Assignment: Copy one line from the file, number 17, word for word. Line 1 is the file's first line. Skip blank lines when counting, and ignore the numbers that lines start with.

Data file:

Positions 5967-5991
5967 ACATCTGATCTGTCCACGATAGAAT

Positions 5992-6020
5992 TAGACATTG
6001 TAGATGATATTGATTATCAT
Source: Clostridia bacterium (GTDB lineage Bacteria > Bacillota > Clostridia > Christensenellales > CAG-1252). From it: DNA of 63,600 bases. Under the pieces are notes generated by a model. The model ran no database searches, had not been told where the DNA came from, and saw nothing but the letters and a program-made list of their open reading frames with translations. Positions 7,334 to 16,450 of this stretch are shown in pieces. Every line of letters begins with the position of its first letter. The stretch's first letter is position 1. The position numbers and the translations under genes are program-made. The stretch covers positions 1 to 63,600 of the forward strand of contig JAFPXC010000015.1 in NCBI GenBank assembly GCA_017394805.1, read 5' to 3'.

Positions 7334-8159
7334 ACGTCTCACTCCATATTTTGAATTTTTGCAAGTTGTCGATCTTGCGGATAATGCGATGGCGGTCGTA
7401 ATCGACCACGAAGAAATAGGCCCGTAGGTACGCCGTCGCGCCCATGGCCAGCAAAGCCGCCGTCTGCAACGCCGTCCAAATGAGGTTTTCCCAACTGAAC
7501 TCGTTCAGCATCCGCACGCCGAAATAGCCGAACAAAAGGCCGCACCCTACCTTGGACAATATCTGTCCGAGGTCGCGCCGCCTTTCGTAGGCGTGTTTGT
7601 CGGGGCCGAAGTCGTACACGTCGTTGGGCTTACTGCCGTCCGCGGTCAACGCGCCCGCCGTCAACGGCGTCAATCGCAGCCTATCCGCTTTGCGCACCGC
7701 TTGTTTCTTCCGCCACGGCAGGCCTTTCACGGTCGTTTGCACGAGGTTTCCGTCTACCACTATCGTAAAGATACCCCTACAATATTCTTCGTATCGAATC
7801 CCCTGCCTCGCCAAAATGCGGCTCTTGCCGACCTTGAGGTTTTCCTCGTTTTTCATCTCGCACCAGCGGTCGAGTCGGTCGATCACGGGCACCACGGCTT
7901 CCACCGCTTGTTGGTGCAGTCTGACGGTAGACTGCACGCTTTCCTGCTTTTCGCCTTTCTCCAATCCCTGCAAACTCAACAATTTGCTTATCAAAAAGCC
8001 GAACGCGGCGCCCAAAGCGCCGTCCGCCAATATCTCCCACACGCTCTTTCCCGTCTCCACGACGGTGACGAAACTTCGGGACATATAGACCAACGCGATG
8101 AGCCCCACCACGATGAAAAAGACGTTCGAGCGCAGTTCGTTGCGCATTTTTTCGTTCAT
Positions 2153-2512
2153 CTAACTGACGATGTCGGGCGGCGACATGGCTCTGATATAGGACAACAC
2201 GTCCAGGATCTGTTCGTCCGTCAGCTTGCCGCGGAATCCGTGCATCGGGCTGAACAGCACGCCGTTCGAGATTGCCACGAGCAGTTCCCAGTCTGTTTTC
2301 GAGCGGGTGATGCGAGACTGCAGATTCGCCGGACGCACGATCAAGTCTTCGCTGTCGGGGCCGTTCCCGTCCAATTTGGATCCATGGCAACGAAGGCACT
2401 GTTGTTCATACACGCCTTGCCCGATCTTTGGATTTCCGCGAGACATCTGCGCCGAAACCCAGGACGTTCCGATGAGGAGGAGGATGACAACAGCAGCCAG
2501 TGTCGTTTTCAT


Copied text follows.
Positions 2153-2512